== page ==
American conductor Lorin Maazel has died at the age of 84 from ‘complications following pneumonia’, said a statement released on 13 July by the Castleton Festival, the festival he founded in 2009 with his wife Dietlinde.
Beginning his conducting career in the 1950s, and in 1960 becoming the first American to conduct at Bayreuth, Maazel worked in the upper echelons of the conducting world for many decades.
He held directorial positions at the Deutsche Oper Berlin (1965-71), Vienna State Opera (1982-84), Pittsburgh Symphony Orchestra (1988-96), Bavarian Radio Symphony Orchestra (1993-2000) and New York Philharmonic Orchestra (2002-2009).
He was a regular guest conductor with the Vienna Philharmonic, the Berlin Philharmonic and the Philharmonia Orchestra, of which he was a former associate principal conductor.
A statement by the Philharmonia said: ‘We are very saddened to hear the news of the death of our former associate principal conductor and honorary member, Maestro Lorin Maazel, whose relationship with the Philharmonia Orchestra spanned more than 50 years and many extraordinary concerts and recordings.
‘We have wonderful memories of what became his final concerts with us in March this year, celebrating the Strauss anniversary. His contribution to the life and work of the orchestra was inestimable and his outstanding professionalism and superb musicianship ensured that every concert he gave with the Philharmonia was an unforgettable occasion.’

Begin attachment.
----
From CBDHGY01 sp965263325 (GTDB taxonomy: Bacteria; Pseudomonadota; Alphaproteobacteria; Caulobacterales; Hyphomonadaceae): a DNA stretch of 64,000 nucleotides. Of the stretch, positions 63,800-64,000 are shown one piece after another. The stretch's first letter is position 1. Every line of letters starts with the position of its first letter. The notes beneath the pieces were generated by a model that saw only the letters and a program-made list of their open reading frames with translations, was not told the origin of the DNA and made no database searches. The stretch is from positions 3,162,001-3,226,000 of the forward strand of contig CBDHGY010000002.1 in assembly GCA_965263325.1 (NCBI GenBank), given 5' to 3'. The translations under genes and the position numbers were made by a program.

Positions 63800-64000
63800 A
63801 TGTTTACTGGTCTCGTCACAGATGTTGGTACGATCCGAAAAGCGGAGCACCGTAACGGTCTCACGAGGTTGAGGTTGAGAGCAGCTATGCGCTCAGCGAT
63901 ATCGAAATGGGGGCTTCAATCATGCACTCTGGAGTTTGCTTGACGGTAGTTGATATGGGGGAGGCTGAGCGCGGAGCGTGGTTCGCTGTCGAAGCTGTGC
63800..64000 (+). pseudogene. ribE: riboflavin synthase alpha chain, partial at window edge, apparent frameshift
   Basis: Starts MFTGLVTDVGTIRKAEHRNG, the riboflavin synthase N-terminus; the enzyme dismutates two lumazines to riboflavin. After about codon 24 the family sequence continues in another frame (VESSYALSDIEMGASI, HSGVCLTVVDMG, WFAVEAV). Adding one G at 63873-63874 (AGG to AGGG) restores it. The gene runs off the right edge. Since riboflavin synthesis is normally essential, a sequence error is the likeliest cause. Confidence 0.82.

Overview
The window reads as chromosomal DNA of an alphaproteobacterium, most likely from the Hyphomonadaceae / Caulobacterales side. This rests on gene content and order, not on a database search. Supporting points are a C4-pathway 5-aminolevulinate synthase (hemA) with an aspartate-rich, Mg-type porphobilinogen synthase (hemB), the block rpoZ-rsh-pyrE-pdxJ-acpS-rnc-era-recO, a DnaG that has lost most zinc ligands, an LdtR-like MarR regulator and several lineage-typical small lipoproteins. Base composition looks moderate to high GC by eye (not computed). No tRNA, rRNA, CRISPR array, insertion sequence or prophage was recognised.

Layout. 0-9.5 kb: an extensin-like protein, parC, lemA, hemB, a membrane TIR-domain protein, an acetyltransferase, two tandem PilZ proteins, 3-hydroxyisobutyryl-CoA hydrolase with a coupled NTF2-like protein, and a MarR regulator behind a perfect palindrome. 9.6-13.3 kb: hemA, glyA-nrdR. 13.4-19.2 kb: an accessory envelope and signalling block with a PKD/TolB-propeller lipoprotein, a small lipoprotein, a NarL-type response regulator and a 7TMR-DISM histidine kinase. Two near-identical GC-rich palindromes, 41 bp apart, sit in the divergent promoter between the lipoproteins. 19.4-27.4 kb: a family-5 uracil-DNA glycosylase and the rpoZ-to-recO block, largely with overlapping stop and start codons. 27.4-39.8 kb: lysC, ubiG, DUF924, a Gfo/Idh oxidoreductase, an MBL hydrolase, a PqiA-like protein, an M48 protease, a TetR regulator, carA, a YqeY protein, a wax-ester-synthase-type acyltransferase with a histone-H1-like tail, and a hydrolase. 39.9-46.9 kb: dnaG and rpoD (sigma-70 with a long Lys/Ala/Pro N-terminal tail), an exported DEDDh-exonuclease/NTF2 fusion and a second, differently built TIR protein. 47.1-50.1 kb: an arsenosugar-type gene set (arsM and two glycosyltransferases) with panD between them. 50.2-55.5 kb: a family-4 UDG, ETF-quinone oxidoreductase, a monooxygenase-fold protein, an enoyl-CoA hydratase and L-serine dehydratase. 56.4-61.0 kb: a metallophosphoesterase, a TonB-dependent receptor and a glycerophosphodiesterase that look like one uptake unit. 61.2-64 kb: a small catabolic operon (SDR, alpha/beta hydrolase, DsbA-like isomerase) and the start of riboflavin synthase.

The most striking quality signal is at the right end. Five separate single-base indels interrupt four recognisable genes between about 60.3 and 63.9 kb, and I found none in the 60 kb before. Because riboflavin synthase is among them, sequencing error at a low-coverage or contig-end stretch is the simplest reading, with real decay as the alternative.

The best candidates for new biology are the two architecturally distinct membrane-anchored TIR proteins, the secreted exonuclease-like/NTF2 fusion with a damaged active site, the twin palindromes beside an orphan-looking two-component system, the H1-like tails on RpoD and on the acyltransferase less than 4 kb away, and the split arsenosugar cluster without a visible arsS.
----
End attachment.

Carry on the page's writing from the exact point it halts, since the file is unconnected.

Reviews of his March concerts described ‘a big, brash, heavyweight concert’, with Maazel’s conducting ‘measured and methodical’. ‘The ascent of the mountain in Eine Alpensymphonie was dogged, the view from the top almost blinding, the storm on the way down truly thunderous,’ said the Financial Times.
However, in recent months ill-health had led him to withdraw from his directorship of the Munich Philharmonic, which had prepared a 2014/15 season celebrating his 85th birthday.
In an appearance on 28 June at the opening night of this year’s Castleton Festival, which is currently underway and which organisers said will continue, Maazel described working with its orchestra and singers as ‘more than a labor of love ‒ a labor of joy.’
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